Syphilis

Syphilis is a complex sexually transmitted disease caused by a bacterium called Treponema pallidum . It is transmitted by contact with infected sores or lesions, from mother to baby or through blood contact. Soon after the organism enters the body it spreads throughout the body via the bloodstream or the lymphatic system. Nearly all organs can be invaded, including the central nervous system. If left untreated, syphilis can persist for decades and eventually be fatal.

At various times, it has been suggested that syphilis is the cause of AIDS, is a co-factor with HIV for AIDS, or causes HIV-associated dementia. None of these ideas has stood up to rigorous scientific investigation. However, as for many sexually transmitted infections, it is extremely likely that syphilis increases the risk of HIV transmission.

In some parts of the world, syphilis remains a common heterosexually transmitted disease. The World Health Organization (WHO) estimated in 1999 that of a global total of 12 million adults with syphilis, eleven million were living in sub-Saharan Africa, Latin America and south and south-east Asia.

In recent years there has been a striking increase in the number of cases of syphilis in Eastern Europe, especially in the former Soviet Union. In Western Europe and North America, while there are some cases reflecting international contacts, there has also been an increase in cases amongst gay men which seem to reflect changing patterns of sexual behaviour and pose a particular risk of increased HIV transmission.1 Notably, oral sex has been identified as the route of transmission in Chicago in 14% of cases of syphilis, particularly in gay men.2 However, the increase in syphilis diagnoses in gay men has not yet been followed by an increase in new HIV infections in the United States or the United Kingdom, as originally feared.3 4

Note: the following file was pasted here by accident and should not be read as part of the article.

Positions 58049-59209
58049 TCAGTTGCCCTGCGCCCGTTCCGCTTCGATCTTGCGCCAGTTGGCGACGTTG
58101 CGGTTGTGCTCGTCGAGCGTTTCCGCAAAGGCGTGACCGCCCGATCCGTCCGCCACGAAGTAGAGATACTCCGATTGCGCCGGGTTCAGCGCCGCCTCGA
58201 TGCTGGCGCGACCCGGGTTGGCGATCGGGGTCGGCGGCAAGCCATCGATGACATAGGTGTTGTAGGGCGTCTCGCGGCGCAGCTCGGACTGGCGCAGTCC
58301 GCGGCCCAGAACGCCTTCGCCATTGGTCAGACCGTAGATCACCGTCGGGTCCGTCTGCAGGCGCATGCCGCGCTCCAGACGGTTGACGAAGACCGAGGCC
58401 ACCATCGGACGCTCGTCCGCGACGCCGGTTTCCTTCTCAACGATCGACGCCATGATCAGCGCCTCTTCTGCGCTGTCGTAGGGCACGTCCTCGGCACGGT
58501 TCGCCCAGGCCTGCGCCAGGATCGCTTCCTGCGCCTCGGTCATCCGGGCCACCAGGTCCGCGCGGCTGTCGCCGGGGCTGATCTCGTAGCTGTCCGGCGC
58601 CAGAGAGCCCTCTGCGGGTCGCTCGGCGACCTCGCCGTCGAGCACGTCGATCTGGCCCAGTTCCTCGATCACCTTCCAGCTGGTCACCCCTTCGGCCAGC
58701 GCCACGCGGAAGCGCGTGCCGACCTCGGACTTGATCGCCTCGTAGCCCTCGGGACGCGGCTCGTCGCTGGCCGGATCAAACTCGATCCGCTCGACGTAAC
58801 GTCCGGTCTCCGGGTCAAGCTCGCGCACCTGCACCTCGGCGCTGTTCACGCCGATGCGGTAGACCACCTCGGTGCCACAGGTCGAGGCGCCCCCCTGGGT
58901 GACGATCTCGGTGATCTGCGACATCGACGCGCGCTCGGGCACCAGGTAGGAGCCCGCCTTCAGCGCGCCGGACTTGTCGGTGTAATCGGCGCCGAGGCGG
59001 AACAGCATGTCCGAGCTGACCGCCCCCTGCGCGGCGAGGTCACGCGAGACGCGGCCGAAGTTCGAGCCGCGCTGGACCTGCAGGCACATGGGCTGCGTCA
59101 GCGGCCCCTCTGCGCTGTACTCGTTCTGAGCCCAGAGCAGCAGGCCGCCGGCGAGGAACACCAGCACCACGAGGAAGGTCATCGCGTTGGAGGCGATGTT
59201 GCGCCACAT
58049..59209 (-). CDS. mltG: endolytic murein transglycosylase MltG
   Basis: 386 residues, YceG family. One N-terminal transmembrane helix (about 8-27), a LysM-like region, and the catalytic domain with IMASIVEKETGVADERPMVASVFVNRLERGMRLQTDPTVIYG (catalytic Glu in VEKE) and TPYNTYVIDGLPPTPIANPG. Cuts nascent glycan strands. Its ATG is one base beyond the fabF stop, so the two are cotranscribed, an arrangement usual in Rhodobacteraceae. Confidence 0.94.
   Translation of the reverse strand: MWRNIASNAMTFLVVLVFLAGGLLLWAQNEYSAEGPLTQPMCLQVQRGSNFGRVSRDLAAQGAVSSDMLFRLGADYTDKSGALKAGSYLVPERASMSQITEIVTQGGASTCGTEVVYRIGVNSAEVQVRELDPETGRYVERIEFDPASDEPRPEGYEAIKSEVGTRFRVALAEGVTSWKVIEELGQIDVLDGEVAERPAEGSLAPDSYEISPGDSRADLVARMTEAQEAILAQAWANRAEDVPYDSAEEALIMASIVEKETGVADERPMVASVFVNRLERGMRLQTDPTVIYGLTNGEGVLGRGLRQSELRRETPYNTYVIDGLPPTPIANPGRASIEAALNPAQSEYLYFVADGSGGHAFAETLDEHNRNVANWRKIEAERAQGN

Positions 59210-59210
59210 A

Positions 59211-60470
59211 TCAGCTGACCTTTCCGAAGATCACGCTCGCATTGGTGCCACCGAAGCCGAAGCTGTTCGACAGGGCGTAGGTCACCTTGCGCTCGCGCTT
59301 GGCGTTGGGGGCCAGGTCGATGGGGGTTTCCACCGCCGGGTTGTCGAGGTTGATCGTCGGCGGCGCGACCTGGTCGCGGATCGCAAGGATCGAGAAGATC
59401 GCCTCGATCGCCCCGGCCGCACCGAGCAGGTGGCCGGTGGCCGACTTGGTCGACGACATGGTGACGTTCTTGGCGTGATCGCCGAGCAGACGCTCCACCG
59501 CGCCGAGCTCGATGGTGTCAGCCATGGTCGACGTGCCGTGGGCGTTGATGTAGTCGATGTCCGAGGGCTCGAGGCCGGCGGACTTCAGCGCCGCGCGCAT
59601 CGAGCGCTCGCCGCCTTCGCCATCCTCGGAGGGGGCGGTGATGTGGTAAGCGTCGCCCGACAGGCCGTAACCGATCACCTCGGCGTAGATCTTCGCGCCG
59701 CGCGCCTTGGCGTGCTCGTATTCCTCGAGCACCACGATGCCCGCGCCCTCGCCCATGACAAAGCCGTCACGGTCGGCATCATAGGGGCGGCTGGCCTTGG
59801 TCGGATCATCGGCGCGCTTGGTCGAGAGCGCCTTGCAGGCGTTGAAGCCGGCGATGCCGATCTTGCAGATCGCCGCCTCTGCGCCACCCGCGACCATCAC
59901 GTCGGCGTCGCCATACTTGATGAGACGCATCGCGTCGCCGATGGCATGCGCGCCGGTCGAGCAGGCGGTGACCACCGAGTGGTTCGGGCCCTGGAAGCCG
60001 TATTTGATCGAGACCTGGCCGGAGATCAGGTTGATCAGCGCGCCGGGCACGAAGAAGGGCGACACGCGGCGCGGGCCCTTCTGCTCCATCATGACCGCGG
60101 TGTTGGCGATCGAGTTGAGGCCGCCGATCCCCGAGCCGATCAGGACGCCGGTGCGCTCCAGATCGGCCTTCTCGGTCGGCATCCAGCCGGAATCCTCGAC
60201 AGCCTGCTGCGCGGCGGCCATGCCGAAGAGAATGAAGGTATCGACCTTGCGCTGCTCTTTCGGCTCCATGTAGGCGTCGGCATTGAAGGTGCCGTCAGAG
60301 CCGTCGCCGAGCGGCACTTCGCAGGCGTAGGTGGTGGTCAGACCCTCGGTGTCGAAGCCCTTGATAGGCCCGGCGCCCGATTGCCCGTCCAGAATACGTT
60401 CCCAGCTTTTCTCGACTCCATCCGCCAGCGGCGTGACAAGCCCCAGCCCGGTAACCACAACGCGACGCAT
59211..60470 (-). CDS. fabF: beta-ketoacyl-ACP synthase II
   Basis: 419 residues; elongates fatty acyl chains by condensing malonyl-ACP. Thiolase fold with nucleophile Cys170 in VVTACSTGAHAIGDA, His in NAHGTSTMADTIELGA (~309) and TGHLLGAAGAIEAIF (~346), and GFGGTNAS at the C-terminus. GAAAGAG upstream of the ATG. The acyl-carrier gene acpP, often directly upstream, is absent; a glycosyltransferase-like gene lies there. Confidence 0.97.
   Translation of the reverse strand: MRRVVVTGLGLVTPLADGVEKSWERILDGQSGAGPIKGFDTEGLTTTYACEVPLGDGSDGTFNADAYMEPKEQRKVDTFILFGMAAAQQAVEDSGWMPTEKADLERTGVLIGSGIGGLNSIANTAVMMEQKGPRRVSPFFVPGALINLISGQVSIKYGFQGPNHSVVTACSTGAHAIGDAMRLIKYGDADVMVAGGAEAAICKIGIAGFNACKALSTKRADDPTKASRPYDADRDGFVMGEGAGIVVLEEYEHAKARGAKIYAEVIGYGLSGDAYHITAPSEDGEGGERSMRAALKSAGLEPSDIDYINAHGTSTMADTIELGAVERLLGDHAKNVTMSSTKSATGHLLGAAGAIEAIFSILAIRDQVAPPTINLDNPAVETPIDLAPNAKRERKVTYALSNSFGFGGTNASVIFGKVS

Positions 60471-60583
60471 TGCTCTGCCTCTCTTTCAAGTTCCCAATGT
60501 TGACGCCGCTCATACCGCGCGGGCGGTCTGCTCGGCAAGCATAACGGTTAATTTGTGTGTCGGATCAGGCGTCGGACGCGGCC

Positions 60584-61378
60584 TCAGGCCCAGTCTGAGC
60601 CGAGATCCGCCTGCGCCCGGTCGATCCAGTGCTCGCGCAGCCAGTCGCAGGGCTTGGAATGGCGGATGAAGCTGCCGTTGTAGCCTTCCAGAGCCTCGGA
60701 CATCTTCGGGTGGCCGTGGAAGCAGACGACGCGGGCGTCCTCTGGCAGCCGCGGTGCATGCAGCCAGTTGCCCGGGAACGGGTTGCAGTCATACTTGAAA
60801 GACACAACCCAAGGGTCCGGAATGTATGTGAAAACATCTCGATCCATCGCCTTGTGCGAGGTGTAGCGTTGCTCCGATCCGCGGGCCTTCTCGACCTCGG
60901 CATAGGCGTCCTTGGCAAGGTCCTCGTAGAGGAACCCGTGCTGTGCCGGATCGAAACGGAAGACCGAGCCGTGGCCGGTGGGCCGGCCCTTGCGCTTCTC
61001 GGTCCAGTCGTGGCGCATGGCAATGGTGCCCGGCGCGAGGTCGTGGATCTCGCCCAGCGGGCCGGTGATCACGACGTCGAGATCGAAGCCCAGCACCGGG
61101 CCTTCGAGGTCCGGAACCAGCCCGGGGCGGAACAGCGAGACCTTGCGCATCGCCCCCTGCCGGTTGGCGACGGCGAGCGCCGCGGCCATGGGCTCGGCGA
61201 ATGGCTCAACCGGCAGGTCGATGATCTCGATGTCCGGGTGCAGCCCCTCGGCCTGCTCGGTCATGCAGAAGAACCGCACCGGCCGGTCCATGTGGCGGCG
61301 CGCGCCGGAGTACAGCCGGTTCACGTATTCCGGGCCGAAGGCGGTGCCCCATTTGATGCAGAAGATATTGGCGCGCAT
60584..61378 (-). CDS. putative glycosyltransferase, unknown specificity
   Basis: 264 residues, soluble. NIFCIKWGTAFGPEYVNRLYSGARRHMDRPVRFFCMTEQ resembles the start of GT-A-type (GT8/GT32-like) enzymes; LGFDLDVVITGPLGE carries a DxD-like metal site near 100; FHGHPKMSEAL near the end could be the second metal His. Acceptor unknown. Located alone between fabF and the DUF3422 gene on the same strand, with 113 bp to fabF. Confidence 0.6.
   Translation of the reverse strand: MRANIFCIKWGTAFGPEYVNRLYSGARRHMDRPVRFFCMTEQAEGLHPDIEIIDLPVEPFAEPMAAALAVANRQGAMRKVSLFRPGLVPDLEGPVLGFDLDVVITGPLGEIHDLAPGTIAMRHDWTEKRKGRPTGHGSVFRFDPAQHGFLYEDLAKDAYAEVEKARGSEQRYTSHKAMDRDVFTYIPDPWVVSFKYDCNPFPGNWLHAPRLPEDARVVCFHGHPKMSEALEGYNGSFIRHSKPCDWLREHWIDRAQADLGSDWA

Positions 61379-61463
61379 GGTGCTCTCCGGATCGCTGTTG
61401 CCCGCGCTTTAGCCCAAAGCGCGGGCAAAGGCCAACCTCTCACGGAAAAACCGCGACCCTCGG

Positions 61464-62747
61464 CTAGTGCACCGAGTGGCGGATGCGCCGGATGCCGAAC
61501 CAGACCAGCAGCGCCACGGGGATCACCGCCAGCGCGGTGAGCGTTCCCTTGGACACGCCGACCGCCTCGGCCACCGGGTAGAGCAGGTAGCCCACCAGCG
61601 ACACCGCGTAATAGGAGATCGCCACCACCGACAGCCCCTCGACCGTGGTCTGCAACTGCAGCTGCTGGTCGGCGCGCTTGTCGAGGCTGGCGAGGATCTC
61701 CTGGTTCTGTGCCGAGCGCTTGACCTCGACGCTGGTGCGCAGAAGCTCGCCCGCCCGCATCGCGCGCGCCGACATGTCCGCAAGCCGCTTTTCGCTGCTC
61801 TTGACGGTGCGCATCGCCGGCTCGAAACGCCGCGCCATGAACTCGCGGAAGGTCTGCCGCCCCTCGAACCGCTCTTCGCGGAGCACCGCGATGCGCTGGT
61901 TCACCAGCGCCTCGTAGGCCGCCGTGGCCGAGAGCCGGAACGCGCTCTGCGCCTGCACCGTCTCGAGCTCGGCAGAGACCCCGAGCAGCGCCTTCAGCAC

In the United Kingdom, syphilis has re-emerged as a relatively common sexually transmitted disease. Between April and December 2001, the Communicable Disease Surveillance Centre received 207 reports of infectious syphilis from genitourinary medicine clinics in London. The overwhelming majority of cases (73%) were among gay or bisexual men, with the remaining 56 cases occurring among heterosexuals, including 20 women. Fifty-four percent of the gay men with syphilis were known to be HIV-positive, compared with only 2% of heterosexuals with syphilis.

In 2003, there were 1575 cases of syphilis diagnosed in the United Kingdom, mainly clustered in London and Manchester. Most of the cases were in gay men, many of whom are HIV-positive. This represents a 23% increase on 2002, but may be explained in part by more people coming forward for testing. Figures for 2004 continued to show the same trend, with an increase of 37% on the previous year. In comparison with previous years, women and heterosexual men represented an increasingly large proportion of these cases, with rises of 47 and 45% over 2003, respectively.

References

  1. Hopkins S et al. HIV acquisition during an outbreak of syphilis in Dublin. Ninth Conference on Retroviruses and Opportunistic Infections, Seattle, abstract 771-W, 2002
  2. Centers for Disease Control and Prevention (CDC) Transmission of primary and secondary syphilis by oral sex--Chicago, Illinois, 1998-2002. MMWR Morb Mortal Wkly Rep 53: 966-968, 2004
  3. Dilley JW et al. Trends in primary and secondary syphilis and HIV infections in men who have sex with men in San Francisco and Los Angeles, California, 1999-2002. MMWR Morb Mortal Wkly Rep 53: 575-578, 2004
  4. Murphy G et al. HIV incidence appears constant in men who have sex with men despite widespread use of effective antiretroviral therapy. AIDS 18: 265-272, 2004